Rodney S. Scott, chief patrol agent at the U.S. Customs and Border Protection, condemned members of the Central American “caravan” and accused them of having “illegally entered the United States without immigration documents by climbing over the dilapidated scrap metal border fence on either side of the San Ysidro Port of Entry.”

He lambasted the caravaners who are mothers for putting themselves and their children in peril to traverse “illegally through a dark, treacherous canyon that is notorious for human and drug-smuggling.”

PHOTO: Caravan immigrants enter the United States border and customs facility after walking across a pedestrian bridge from Tijuana, Mexico where they are expected to apply for asylum in San Diego, California, April 29, 2018.Mike Blake/Reuters
Caravan immigrants enter the United States border and customs facility after walking across a pedestrian bridge from Tijuana, Mexico where they are expected to apply for asylum in San Diego, California, April 29, 2018.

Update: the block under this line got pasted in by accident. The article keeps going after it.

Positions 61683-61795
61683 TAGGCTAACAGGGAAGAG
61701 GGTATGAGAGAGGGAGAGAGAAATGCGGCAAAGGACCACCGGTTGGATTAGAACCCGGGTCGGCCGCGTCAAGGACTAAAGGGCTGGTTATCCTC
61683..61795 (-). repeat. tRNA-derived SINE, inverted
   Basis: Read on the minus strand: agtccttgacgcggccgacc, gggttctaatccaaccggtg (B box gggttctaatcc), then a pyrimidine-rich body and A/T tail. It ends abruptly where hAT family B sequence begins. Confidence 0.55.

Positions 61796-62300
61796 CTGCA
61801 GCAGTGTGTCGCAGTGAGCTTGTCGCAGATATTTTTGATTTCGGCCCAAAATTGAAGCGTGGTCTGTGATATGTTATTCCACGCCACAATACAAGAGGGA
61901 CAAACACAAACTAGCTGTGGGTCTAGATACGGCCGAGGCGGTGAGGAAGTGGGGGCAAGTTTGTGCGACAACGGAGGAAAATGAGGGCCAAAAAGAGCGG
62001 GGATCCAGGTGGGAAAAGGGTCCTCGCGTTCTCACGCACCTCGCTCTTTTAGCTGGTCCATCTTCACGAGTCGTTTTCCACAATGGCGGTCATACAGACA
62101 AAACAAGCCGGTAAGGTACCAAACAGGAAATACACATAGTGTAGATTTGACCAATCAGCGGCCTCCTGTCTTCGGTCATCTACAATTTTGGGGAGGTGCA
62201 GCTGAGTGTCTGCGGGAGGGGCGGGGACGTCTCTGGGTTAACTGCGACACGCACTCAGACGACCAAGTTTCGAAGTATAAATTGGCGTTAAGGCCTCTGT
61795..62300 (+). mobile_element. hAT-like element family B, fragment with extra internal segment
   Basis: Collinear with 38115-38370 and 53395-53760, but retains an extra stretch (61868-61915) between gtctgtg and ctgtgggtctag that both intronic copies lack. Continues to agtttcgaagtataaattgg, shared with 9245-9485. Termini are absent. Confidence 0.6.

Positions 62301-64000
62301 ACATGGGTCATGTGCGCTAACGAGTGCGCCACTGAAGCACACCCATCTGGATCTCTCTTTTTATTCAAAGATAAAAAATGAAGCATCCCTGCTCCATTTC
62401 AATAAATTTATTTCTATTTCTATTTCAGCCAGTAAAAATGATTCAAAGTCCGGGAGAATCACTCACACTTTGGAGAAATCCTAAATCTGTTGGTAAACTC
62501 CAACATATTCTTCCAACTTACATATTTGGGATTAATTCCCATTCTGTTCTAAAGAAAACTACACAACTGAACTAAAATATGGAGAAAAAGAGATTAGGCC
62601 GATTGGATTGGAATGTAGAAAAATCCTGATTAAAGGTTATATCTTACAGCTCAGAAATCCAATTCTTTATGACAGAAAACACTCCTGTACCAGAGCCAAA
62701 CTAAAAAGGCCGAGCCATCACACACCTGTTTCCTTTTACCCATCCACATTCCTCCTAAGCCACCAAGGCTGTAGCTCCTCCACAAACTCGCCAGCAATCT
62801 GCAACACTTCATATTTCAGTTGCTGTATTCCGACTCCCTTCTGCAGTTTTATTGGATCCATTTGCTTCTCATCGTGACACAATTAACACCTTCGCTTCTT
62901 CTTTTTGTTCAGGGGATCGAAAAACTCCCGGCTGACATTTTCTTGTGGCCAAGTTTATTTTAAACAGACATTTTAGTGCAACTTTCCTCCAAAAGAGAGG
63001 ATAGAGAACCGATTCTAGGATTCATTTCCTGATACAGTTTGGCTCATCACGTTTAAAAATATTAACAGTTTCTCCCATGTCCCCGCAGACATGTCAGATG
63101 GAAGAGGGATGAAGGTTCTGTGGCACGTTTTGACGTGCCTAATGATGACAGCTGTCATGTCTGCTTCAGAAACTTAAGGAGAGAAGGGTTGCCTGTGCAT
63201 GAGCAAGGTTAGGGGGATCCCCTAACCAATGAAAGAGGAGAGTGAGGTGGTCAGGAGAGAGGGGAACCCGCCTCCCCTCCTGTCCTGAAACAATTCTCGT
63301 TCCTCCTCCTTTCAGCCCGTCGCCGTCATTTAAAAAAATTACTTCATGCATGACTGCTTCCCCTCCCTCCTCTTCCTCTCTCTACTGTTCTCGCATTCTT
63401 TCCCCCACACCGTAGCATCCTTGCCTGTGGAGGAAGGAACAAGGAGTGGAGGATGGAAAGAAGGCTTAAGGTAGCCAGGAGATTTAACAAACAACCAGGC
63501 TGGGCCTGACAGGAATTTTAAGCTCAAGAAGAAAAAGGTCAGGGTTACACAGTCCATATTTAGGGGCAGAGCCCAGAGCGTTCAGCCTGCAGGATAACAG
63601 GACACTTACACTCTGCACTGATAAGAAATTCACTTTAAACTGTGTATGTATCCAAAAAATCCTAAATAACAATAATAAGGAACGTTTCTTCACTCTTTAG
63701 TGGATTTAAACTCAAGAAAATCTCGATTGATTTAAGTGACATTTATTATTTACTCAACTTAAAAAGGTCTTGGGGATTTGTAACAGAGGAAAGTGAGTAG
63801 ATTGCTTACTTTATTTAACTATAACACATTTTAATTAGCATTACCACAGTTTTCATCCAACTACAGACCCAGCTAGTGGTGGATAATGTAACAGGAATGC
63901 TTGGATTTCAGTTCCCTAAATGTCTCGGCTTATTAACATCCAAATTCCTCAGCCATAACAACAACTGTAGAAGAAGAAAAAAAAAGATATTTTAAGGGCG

“As a father myself, I find it unconscionable that anyone would expose a child to these dangerous conditions, especially when there is a legitimate Port of Entry within a few miles of these dangerous canyons,” Scott stated.

There have been counterprotests by a group calling themselves San Diegans for Secure Borders, who planned to make their presence known at Friendship Park that the asylum seekers are not welcomed, according to ABC News station KGTV.

Also, Department of Homeland Security Secretary Kirstjen Nielsen warned anybody attempting to breach the border illegally that they could face legal consequences and their cases could be adjudicated.

“If you enter our country illegally, you have broken the law and will be referred for prosecution. If you make a false immigration claim, you have broken the law and will be referred for prosecution. If you assist or coach an individual in making a false immigration claim, you have broken the law and will be referred for prosecution,” she wrote in a statement released last week.

ABC News’ Barbara Friedman, Brad Mielke and Quinn Owen contributed to this report.